Monday, April 12, 2010

Humphrey...a case on what is a statutory employer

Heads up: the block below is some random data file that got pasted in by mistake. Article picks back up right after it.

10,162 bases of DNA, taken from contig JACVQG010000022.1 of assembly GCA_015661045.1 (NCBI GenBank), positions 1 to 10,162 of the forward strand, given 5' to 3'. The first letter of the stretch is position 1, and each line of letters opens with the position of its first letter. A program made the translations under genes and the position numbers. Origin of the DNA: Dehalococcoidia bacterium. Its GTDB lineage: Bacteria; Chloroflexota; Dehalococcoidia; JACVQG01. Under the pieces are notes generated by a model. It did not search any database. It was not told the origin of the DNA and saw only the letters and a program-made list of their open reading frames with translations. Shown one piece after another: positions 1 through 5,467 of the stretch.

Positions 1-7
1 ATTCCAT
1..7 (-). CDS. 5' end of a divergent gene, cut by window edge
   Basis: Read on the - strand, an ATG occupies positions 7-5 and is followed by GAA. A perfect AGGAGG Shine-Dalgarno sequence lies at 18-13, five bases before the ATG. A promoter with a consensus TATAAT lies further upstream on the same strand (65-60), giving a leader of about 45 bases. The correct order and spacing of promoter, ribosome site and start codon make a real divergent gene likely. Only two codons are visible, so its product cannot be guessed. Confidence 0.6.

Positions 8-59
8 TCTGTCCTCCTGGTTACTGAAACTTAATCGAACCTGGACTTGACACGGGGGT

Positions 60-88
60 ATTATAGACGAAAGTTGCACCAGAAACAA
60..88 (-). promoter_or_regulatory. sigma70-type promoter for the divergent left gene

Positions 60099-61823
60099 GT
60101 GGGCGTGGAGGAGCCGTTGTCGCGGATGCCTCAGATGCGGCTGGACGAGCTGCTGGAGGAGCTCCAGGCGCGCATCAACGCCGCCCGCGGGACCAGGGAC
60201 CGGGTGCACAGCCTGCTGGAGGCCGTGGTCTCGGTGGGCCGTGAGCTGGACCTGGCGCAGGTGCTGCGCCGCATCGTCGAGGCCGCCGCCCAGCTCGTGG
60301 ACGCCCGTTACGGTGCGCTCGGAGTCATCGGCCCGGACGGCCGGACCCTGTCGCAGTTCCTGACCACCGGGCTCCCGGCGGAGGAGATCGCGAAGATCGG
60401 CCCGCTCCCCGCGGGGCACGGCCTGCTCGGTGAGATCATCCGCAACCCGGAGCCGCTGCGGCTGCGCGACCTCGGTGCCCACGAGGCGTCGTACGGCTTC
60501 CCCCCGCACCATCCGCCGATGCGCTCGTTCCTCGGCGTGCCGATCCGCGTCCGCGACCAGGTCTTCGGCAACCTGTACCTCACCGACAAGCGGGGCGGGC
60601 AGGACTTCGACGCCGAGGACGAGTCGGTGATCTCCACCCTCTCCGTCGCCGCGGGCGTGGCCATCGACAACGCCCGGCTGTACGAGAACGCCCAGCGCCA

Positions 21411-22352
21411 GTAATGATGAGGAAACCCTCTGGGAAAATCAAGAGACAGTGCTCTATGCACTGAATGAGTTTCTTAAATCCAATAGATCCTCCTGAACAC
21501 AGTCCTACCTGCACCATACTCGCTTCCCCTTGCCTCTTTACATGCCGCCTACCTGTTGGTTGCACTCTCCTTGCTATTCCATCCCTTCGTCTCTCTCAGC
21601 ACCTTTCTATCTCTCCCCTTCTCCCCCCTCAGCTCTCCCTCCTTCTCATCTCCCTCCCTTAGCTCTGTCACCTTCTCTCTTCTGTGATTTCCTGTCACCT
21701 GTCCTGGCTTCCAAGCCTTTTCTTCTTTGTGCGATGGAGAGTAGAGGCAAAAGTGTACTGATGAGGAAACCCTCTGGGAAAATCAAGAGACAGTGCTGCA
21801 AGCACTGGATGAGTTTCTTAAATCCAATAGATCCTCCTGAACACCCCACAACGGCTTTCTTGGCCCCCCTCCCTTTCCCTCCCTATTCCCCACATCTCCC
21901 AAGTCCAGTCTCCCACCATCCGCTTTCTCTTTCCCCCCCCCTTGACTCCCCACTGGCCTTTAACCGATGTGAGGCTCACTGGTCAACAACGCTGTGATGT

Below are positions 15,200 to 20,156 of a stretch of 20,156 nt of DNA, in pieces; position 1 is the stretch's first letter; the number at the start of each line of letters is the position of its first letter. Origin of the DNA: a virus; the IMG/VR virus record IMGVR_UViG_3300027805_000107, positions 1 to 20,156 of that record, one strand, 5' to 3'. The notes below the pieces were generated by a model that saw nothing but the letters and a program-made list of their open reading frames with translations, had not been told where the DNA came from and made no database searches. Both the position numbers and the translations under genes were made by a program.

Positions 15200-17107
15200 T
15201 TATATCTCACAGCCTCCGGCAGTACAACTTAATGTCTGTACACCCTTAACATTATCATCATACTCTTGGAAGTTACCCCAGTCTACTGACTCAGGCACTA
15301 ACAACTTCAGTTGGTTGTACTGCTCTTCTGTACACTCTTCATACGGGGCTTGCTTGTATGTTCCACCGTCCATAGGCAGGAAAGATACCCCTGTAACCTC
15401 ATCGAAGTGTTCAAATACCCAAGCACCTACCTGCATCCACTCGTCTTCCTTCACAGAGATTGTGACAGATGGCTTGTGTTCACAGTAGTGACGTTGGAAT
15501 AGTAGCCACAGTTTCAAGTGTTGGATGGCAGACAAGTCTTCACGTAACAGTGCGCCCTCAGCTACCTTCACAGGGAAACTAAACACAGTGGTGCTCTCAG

On April 1, 2010 the Colorado Court of Appeals decided the Humphrey case. It addressed the question of what is a statutory employer. An important purpose of a statutory employer is to impose responsibility often on the general contractor when a worker for a subcontractor is injured but that subcontractor has no workers compensation insurance. By statute the coverage is then to go through the general contractors insurance because it is deemed by statute the employer. But another impact of this is to prevent any further claims against the general contractor outside of workers compensation. So when the subcontactor does have workers comp and the employee does receive benefits but thinks there was negligence by the general and he tries to sue in a civil proceeding the general can assert it was a statutory employer and can't be sued even if it was negligent. In Humphrey a delivery person for Phil's burritos was hurt while in Whole Foods delivering and stocking Phil's burritos. He received workers compensation through Phil but then sued Whole Foods asserting they were negligent. Whole Foods said it was a statutory employer and can't be sued given he had workers compensation coverage. The court agreed. In a basic sense it is important to be aware that workers compensation law is set up to prevent an injured worker from suing his employer and yet also receiving workers compensation coverage. It is often considered to be an exclusive remedy. Clearly what is a statutory employer can turn on the facts. In Humphrey the court felt the delivery person was stocking and removing outdated burritos from Whole Foods shelves and active enough such that Whole Foods was a statutory employer. In any event it makes for interesting reading.

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